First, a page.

• Talking about how awesome your vision is. They hear stuff from “idea guys” all the time. Avoid mentioning anything about NDAs or secrecy. Use the Winklevoss rule. Your raw idea is less great than you think it is and there’s someone out there who looks exactly like you who has the same idea already.
  • Mentioning *anything* about being an advisor or mentor or equity grants or anything that indicates long term relationships.
  • Advising them. Does this really need to be said? Avoid trying to give feedback on any comments they make. If you really want to give kick back to something they’re saying – you’re probably wrong. However, if you must, ask it as a question (and mean it as a question). “Why would you use ARR instead of MRR? Aren’t they the same?” This is much better than: “MRR and ARR are the same so it doesn’t matter which one I use.”

Whether the conversation is a misfit, perfect fit, once-in-a-lifetime coffee, or recurring meeting, EVERY conversation needs to be treated the same way: appreciation for this person taking their time out to speak with you.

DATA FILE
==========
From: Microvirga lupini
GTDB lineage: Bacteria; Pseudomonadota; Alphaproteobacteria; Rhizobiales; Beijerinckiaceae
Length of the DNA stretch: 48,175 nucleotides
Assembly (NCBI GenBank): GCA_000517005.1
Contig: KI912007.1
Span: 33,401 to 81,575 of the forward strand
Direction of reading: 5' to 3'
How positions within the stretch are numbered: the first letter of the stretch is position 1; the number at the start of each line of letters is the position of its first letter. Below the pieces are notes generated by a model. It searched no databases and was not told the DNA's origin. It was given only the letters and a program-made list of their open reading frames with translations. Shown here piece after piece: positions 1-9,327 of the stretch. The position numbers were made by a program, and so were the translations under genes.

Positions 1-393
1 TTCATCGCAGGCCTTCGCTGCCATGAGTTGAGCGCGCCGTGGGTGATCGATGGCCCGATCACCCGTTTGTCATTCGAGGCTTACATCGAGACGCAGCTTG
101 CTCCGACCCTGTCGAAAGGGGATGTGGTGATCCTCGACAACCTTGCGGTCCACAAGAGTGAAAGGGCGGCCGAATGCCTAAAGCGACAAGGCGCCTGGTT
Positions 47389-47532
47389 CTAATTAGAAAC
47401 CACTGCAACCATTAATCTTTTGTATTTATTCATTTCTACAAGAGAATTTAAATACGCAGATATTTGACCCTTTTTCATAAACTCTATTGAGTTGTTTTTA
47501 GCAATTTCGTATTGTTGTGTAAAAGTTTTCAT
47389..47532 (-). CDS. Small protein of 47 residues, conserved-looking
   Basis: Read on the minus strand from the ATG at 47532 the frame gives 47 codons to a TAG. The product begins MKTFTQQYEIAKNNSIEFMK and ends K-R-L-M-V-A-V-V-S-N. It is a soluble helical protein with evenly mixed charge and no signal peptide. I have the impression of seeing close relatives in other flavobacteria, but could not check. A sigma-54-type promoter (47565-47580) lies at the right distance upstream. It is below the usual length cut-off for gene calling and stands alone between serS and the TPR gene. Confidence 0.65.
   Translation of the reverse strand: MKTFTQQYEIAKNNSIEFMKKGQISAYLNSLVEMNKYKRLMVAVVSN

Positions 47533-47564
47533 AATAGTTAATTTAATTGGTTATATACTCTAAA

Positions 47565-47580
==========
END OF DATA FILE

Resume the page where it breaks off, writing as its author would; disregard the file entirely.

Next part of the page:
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Ryan O’Neil bootstrapped his company into a multi-million dollar startup from scratch by hacking a Wordpress theme into a web-app. He saw his wife slaving away at very complex wedding bids and manually creating 17 different files for every event that her wedding floral company did. Using $600 he won from a hackathon, he built the first version of Curate, the industry-leading application for event florists and caterers. After having miserably failed at a previous startup, he learned lessons of building lean and iterating based on users feedback. He’s now focused on building the best team in St. Louis and creating a scalable organization guided by core principles.